Skinless Pt. 2 from Skinless EP – out now on Ninja Tune:
[Dedicated to C.B.]
Marrying the powerful lyrics – a ‘metaphor of the Dresden bombing and a beautiful relationship ruined’ with strong graphic animation, Robisrob’s promo for OMD takes its lead from classic James Bond title sequences. “The rotoscoped style seemed to fit the illustrated look of OMD’s visual output and the slow-motion movements and fighting narrative were a perfect fit for the aggravation I could hear in Andy’s voice” explains the director. “I replaced the knife and fistfights for a couple fighting and pieced it together to tell the story of a devastating break-up.” [Source]
Finally it’s here: our first proper taste of Boards of Canada’s Tomorrow’s Harvest. After much lead-up, you can now listen to the album’s “Reach for the Dead.” Much like you’d expect, the track takes a sombre route, hitting those BoC touchstones while adding a whole new layer of updated and wicked-eerie atmospherics to the mix. Expand your mind below. As previously reported, Tomorrow’s Harvest will be available on June 11 via Warp. [Source]
In its nearly three decades of existence, Skinny Puppy has established itself as a groundbreaking innovative voice in the world of electronic music. Fearless in both its musical experimentation and voicing a stance on the issues of our times, the new album, Weapon, is no exception.
This stunning new album stands as a commentary on that which it is named after, the Weapon, or more specifically, to the concurrent glorification of the gun culture and simultaneous horror at the devastation the gun can cause. Given this view, the pop undertones of the albums opening “wornin” and the compelling counterpoint of the vocals and lyrics seem to reflect our mass media homogenization of an instrument of death into an entertainment centerpiece. “illisiT” could then be focusing on the authoritarian control applied to us under the guise of protecting us from the criminal element. Though possibly it is from the view of the average citizen, arming themselves against the threat of each other. The more it is analyzed, the more it could be pondered on varying levels. Perhaps the classic Skinny Puppy sounds evident in the song “solvent” are a nod to not only the past, but to a bleak Orwellian future, cycle of the weapon leads only to power in the hands of those who have no fear of using it. Are we facing a 1984 dystopia filtered through a Kafkaesque lens? A world where the illusion of power given to the private citizen afforded ownership of a weapon distracts them from the Big Brother drones that watch overhead?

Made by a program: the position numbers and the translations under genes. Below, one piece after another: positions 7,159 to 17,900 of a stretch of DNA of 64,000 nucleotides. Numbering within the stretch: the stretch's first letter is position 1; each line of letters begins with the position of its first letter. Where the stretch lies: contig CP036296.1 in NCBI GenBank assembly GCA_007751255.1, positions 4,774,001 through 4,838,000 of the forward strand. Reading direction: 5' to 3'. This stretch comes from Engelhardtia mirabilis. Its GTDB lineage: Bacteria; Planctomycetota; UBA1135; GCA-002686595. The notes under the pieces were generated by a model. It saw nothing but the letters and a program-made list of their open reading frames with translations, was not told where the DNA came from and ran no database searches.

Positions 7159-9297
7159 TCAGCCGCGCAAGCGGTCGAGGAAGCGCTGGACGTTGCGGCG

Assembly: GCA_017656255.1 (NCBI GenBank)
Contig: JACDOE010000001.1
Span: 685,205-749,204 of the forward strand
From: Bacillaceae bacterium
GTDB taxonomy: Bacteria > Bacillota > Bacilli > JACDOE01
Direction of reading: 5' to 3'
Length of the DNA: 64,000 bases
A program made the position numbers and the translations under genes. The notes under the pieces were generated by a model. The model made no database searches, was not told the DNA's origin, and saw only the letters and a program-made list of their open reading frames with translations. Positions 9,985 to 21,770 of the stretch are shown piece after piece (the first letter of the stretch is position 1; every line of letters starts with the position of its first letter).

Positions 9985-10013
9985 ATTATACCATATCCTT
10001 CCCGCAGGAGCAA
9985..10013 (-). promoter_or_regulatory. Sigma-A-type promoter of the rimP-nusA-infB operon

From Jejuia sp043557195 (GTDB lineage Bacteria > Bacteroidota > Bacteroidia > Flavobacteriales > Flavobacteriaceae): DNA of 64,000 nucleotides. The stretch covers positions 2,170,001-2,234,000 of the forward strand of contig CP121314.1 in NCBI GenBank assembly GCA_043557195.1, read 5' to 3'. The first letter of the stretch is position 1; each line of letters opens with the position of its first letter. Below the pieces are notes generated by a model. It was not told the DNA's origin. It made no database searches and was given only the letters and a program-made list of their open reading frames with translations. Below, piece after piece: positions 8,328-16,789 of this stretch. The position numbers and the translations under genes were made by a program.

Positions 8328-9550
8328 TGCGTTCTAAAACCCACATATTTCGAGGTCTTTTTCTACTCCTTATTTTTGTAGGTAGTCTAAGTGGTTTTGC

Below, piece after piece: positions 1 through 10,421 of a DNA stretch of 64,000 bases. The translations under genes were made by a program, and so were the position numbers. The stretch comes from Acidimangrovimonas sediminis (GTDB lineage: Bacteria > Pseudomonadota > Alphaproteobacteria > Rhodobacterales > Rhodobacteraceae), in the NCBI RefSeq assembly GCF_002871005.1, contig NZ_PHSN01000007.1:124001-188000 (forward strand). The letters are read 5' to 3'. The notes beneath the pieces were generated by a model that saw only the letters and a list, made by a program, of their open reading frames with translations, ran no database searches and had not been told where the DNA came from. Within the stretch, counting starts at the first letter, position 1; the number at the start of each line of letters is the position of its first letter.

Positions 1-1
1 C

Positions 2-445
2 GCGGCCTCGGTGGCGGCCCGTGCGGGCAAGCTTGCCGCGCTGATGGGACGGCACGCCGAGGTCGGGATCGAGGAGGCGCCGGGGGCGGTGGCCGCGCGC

Parallels could certainly be drawn from our own society to a track like “tsudanama”, where the ever building menace of the mechanized rhythms crashes over the listener in waves as the vocals at times seem to take the tone of the voice of protest, standing against the inevitable tide of the dystopian path of progress. Then does “plasiCage” implore the listener to take up the fight against a gun worship culture and the spiraling towards oligarchy? Or are the mournful tones “terminal” a funeral dirge for our society?
Could the weapon be the gun, or the one who wields it? Is it in creating an arms race among the populace, or does it lie in the resulting authoritarian control given to those who are charged with protecting us from ourselves? Is it the power to profit from the cycle? Is it the singular act of speaking against the conditioning of our thoughts and actions? [Source]
The Weeknd has never had a problem telling women what it takes to sleep with him. On this new song, entitled “Kiss Land” presumably off his upcoming sophomore album, the subdued vocalists takes listeners through his usual maze of dark beats and darker love. [Source]
Having previously teamed with Isobel Campbell and Greg Dulli on separate projects, grunge survivor, Mark Lanegan is no stranger to the collaborative album. His latest effort, however, an album recorded with English bluesman, Duke Garwood, may have you heading for google as you hit play. Garwood’s name doesn’t come with much recognition on this side of the Atlantic. Fret not. Lanegan is said to be a huge fan of Garwood’s and “Pentecostal,” the first cut released from Black Pudding (May 14th on Ipecac) finds Lanegan back on the well-tread road of American roots music. Garwood is no slouch, either. For those who had mixed feelings about The Mark Lanegan Band’s Blues Funeral and its reliance on more modern, electronic elements, both the direction and the accompaniment of Black Pudding are welcome developments. [Source]
Jackson Scott has developed out of a weird audacity; bending spoons with apocalyptic melodies, sugared with solipsistic textures. How did the world conceive this young cosmonaut? A college dropout with a 4-track and a one-track mind. A listened and a conceiver. His voice, whether pitched up or androgynous, speaks of a still life. But painting is meaningless, songs irrelevant, aura outdated if you are a revivalist. Jackson is not. The upcoming debut Melbourne shows we’re all alone together, sharing the same tragedies, ecstasies and phenomenon. He conspired it out of isolation, deprivation and hunger…you can’t survived on candy. Jackson’s transmutative live act is to that of the occultist – achieving eternal perfection. A trio that is liquidating the senses, seeking the perfect elixir, channeling kraut, punk, surf and pop as one psych rock solvent. [Source]